Description

CROSS-REFERENCE TO RELATED APPLICATIONS

The present application claims the priority of U.S. Provisional Application Ser. No. 61/502,411 entitled “IMPLEMENT AND TRAILER CADDY” which was filed Jun. 29, 2011, and is incorporated by reference.

TECHNICAL FIELD

The subject disclosure relates generally to trailer apparatus for moving towed articles (e.g., agricultural implements, trailers, semi-trailers and the like), and more specifically relates to a trailer caddy apparatus and method characterized by a towable fifth wheel trailer having one or more axles for supporting the tongue weight of an object to be moved.

BACKGROUND

Trailer hitching, in various means, has been in existence for some time. Trailer hitches enable their users with a means for connecting a trailer or other implement to a hitch, so that the trailer or other implement can be repositioned or towed. The public has welcomed the chance to move their belongings inexpensively to their intended destination, and to have the peace of mind of having control over their possessions en route. By way of background concerning some conventional systems, it is frequently desired by individuals to reposition towable articles (e.g., such as agricultural implements, trailers and the like). To effect movement upon a trailer, a tow vehicle (e.g., such as a tractor, truck or the like) is coupled to the trailer. The tow vehicle must be adequately robust to support the tongue weight of the trailer. For trailers with heavy tongue weights, specialized tow vehicles can be required to support the tongue weight while imparting motion on the trailer.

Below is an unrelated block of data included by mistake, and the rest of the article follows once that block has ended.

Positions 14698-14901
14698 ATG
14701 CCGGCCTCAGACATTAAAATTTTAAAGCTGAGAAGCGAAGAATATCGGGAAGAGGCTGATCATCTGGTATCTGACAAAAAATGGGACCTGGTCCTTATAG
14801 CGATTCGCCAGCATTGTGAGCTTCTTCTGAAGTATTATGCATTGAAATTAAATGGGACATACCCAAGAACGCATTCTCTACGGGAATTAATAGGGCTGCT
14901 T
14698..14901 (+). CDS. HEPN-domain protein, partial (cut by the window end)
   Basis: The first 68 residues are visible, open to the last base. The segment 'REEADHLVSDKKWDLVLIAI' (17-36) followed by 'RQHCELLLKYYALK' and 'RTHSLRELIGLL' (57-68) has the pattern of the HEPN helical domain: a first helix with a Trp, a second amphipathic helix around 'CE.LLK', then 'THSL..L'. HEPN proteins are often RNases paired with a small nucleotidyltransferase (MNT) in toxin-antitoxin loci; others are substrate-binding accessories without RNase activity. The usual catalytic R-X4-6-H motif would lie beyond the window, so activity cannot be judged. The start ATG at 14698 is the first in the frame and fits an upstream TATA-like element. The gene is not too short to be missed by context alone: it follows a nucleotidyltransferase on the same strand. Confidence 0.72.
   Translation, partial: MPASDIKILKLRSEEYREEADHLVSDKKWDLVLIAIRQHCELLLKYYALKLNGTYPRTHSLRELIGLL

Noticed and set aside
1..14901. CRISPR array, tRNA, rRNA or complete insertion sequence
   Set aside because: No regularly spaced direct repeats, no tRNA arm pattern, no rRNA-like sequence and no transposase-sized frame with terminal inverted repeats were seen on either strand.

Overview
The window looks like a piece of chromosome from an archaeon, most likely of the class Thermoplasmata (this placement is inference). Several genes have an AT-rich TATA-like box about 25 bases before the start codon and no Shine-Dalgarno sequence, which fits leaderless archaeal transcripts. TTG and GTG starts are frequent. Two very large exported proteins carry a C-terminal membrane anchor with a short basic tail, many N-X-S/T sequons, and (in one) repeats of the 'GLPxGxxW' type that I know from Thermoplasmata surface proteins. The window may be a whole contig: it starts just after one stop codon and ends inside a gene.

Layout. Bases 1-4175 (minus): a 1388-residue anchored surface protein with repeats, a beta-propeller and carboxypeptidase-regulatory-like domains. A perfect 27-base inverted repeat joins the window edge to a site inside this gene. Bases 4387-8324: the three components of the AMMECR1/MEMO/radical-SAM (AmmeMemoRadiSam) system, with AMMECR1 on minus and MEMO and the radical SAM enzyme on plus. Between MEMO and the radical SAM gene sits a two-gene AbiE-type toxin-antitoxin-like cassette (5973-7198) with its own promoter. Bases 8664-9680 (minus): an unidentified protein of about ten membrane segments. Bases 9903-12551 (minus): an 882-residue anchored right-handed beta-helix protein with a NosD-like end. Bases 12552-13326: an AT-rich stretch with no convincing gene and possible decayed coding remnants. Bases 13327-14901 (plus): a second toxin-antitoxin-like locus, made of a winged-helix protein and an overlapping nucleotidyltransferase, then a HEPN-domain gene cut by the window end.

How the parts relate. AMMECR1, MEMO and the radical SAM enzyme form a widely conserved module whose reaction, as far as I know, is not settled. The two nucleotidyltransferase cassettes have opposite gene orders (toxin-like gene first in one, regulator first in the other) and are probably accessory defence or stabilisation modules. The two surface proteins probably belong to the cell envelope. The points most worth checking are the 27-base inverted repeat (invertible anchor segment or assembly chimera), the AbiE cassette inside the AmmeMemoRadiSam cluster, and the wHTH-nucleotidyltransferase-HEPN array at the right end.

For example, moving a fifth wheel trailer with a gooseneck hitch that is carrying sufficient weigh can require the use of a heavy-duty pickup truck, such that the weight of the gooseneck is born by the axles of the pickup truck. Contrariwise, moving an agricultural implement with sufficient tongue weight having a conventional tow hitch may exceed the towing capabilities (e.g., of the bumper if the implement is hitched to the bumper or of the vehicle frame if the implement is hitched to a receiver hitch mounted to the frame of the vehicle) of even a heavy-duty pickup truck, and can require the use of a drawbar on an agricultural tractor capable of bearing the tongue weight. For moving implements utilizing a two-point hitch (e.g., such as some large planters, drills and air seeders), an even additional tow vehicle can be required.